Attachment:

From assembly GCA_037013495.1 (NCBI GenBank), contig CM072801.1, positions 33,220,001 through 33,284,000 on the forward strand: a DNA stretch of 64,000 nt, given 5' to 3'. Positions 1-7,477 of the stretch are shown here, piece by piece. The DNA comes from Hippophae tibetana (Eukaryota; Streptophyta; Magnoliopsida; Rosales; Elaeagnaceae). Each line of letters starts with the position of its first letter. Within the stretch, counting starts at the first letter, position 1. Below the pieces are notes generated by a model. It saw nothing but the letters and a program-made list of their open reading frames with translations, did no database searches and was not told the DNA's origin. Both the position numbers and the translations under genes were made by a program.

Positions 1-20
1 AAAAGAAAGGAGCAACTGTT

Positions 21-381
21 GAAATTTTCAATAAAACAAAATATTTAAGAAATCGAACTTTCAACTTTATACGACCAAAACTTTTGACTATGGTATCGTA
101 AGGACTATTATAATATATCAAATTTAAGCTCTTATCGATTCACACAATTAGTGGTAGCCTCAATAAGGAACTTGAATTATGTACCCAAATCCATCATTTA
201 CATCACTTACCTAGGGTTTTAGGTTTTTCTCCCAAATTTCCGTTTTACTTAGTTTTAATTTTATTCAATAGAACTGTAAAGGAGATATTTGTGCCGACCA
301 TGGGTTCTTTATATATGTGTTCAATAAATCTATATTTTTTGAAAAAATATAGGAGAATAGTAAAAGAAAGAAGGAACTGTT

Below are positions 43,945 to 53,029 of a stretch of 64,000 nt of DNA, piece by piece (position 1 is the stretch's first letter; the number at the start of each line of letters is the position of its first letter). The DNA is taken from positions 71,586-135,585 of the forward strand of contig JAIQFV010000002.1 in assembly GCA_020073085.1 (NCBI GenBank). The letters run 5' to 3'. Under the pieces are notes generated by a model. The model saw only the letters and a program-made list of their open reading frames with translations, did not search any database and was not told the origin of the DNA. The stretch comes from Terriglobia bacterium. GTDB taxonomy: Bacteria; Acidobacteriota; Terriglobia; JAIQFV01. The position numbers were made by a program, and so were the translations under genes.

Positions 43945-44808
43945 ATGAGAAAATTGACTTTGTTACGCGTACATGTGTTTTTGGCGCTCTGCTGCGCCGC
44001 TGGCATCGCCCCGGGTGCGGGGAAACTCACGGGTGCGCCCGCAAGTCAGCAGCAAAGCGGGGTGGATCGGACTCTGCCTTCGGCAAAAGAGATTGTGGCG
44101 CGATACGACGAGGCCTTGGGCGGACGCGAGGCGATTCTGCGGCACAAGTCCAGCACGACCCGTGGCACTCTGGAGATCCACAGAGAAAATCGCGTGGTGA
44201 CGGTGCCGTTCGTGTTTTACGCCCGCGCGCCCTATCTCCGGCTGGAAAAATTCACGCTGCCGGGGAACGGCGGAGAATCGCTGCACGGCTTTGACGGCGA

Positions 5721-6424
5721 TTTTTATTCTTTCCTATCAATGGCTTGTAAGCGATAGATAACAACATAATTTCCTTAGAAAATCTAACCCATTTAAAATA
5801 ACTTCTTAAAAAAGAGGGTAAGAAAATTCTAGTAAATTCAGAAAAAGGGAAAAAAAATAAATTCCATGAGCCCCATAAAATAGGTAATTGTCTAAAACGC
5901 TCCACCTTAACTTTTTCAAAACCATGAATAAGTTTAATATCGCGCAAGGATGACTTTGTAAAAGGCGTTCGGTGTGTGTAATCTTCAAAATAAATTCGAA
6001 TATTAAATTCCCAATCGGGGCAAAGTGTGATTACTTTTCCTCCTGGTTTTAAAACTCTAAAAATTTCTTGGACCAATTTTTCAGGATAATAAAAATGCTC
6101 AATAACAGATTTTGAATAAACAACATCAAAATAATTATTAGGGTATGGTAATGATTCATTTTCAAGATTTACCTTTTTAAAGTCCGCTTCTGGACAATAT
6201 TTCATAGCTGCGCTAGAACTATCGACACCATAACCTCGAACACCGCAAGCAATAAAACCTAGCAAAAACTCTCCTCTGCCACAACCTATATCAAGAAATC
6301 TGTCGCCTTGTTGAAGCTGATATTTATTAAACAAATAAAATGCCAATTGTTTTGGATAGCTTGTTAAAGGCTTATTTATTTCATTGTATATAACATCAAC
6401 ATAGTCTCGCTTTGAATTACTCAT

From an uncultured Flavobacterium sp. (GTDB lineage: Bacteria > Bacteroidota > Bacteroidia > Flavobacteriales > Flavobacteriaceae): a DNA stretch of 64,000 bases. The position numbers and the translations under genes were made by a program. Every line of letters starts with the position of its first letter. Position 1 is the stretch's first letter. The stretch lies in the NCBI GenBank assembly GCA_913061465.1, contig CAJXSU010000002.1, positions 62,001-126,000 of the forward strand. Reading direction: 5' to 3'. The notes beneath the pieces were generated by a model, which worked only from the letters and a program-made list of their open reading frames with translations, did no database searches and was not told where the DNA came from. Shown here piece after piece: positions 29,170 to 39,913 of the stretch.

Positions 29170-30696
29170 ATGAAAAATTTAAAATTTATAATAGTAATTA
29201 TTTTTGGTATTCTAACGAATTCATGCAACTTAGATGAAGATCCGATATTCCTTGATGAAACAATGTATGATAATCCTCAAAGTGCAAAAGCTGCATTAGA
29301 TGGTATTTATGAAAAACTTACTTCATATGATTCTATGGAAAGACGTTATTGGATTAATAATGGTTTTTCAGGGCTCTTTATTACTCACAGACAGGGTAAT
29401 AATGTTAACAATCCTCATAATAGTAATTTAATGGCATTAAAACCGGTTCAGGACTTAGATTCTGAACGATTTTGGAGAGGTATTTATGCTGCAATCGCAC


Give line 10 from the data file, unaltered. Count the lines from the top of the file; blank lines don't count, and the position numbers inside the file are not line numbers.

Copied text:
Positions 43945-44808